All visual arts, all arts in general, really, are pursuits. We are chasing something, either in our work or in ourselves. Maybe both. We don’t always know what it is, but we sure as hell know what it’s not. Calling forth an image from a mix of instinct, experience and light seems like an easy thing, since there are so many cameras that deliver acceptable pictures with a minimum of effort. Unlike the early days of the medium, it’s no longer an uphill struggle technically getting “a” picture.
Ah, but getting “the” picture…that’s the work of a lifetime.
Sometimes, that challenge seems glorious. A crusade. Other times, it’s a slog. And, occasionally, the wandering between what you see in your head and what you can deliver in a given picture is exhausting, and you will sometimes want to stop. For good. Many do, and many more ache to.
The technical part of photography can certainly be taught, just as there is not that much to the mere mechanics of hitting a baseball or driving a car. Getting to the excellence, however, is daunting. And if you’re hung up on destinations, on “getting there”, realizing that it’s actually about the journey can be heartbreaking. You want to arrive at perfection, and you realize that you never can.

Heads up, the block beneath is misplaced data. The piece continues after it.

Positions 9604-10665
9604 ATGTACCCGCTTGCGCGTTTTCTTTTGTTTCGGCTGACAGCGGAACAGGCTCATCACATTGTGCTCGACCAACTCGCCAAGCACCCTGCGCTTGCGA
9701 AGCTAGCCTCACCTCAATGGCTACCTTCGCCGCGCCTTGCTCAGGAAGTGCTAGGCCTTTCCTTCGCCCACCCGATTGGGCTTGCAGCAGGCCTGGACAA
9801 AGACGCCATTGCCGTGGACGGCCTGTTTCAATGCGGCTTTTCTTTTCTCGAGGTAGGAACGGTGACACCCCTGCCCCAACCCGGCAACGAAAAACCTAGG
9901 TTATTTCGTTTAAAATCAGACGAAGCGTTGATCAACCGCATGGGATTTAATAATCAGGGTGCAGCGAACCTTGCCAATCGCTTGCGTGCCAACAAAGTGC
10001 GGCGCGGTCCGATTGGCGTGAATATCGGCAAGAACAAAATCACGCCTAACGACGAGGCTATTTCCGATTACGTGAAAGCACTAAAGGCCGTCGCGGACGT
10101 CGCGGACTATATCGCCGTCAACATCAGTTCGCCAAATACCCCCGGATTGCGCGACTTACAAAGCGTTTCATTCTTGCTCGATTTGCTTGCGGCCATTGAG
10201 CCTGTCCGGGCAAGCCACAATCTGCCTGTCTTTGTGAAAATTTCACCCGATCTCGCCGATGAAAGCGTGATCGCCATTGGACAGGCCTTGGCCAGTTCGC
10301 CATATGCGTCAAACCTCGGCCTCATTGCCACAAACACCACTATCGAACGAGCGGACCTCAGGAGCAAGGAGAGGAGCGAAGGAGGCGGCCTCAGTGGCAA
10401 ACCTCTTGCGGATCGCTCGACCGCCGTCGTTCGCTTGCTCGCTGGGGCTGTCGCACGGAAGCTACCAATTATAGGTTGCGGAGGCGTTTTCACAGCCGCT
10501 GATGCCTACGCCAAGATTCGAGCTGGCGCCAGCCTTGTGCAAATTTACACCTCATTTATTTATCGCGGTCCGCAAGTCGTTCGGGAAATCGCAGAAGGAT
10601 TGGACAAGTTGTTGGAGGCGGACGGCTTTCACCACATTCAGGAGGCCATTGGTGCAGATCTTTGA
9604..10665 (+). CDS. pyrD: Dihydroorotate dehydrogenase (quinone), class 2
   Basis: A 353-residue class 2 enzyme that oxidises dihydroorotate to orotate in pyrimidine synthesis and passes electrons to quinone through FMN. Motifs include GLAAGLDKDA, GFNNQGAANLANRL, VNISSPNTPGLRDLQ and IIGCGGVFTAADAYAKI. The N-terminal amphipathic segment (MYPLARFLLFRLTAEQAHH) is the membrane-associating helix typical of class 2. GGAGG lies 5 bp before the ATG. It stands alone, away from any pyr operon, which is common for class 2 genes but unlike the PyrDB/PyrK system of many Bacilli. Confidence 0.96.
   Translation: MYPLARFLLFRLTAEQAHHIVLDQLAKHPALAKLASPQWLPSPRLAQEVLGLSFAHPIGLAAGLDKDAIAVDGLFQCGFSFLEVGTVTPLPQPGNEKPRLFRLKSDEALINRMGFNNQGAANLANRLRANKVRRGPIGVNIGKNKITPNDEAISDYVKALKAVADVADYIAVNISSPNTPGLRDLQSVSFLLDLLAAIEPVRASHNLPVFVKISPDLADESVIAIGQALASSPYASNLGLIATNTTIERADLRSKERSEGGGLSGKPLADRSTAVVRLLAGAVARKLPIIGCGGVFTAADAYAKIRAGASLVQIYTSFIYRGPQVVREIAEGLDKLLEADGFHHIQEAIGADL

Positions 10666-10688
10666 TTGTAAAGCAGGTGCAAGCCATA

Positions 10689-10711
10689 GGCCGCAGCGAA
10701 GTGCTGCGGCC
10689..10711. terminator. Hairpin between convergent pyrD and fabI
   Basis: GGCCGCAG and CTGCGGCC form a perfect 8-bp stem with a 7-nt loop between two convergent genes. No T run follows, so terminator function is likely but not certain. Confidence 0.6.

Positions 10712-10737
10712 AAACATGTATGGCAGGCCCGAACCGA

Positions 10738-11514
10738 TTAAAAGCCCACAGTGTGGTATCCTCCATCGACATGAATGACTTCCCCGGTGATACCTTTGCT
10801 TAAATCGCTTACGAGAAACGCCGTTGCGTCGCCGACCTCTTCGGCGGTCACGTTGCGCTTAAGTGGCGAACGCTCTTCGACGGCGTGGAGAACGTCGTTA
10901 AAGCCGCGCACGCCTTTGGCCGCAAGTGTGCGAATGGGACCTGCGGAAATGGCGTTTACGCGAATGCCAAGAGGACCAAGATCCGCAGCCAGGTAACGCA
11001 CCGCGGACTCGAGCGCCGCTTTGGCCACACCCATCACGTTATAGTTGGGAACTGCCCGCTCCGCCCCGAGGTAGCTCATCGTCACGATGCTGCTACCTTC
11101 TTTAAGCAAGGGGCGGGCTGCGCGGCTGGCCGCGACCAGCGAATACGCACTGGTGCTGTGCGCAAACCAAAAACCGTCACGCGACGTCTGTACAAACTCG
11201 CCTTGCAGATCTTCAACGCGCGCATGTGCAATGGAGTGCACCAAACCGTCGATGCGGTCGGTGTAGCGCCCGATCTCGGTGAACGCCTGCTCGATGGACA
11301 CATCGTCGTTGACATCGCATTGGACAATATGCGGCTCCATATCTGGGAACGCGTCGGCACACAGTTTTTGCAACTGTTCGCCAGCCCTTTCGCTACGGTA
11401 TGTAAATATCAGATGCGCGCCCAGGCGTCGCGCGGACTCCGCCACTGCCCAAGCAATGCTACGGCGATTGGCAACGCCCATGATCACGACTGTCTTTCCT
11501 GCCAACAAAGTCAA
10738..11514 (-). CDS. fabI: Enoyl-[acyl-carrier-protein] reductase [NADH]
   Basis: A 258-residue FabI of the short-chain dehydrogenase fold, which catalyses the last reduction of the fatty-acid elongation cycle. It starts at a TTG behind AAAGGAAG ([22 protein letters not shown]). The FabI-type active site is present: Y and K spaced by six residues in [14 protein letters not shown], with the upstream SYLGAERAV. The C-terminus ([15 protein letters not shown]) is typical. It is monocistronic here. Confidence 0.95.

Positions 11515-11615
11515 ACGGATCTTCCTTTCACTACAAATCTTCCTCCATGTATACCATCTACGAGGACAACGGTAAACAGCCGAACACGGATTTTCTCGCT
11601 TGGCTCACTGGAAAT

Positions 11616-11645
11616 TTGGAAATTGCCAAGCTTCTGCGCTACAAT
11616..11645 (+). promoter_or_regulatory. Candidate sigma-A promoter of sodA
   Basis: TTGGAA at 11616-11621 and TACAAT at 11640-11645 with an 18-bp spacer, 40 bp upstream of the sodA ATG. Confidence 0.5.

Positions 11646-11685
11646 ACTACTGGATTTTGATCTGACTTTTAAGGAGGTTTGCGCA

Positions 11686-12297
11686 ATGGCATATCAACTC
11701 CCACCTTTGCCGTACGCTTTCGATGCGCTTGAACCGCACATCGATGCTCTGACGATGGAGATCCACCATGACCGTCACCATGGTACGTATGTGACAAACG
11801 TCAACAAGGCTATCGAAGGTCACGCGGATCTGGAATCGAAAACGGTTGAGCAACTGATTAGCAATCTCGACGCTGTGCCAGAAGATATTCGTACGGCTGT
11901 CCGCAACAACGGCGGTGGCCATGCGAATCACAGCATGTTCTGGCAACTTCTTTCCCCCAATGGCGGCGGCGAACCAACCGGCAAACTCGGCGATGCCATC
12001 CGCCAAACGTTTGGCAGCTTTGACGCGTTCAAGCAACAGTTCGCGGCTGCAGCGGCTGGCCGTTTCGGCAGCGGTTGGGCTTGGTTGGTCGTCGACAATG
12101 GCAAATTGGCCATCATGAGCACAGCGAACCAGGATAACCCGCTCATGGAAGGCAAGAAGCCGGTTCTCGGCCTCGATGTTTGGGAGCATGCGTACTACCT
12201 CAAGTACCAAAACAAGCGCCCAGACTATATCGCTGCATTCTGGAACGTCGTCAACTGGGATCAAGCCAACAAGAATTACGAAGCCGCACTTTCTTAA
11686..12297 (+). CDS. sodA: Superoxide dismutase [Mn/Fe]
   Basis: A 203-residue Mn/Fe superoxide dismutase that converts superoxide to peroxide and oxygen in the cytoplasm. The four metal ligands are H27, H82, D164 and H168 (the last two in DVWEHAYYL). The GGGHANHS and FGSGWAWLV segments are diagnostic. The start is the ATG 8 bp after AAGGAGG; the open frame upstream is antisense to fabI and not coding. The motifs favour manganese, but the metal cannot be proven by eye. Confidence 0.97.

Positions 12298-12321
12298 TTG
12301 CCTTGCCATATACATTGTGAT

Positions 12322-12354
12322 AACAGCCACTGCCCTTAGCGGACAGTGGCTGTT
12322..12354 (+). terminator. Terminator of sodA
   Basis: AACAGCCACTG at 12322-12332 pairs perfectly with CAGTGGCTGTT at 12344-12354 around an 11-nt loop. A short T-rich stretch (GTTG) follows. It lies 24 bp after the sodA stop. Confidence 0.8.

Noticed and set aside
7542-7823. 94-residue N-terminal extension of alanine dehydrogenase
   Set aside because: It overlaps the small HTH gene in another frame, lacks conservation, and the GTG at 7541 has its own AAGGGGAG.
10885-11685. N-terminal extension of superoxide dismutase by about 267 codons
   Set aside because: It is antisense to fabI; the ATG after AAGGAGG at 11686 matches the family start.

You have to learn to live on little glimpses of the prize, those flickers of wow when an image starts to take on its own life. That’s the payoff. Not praise, or publication, or a million “likes” on Instagram. Because it really doesn’t matter a damn what others think of your work. If you don’t love it, all the applause in the world just becomes noise. The pictures have to be there. For you. The wandering has to amount to something.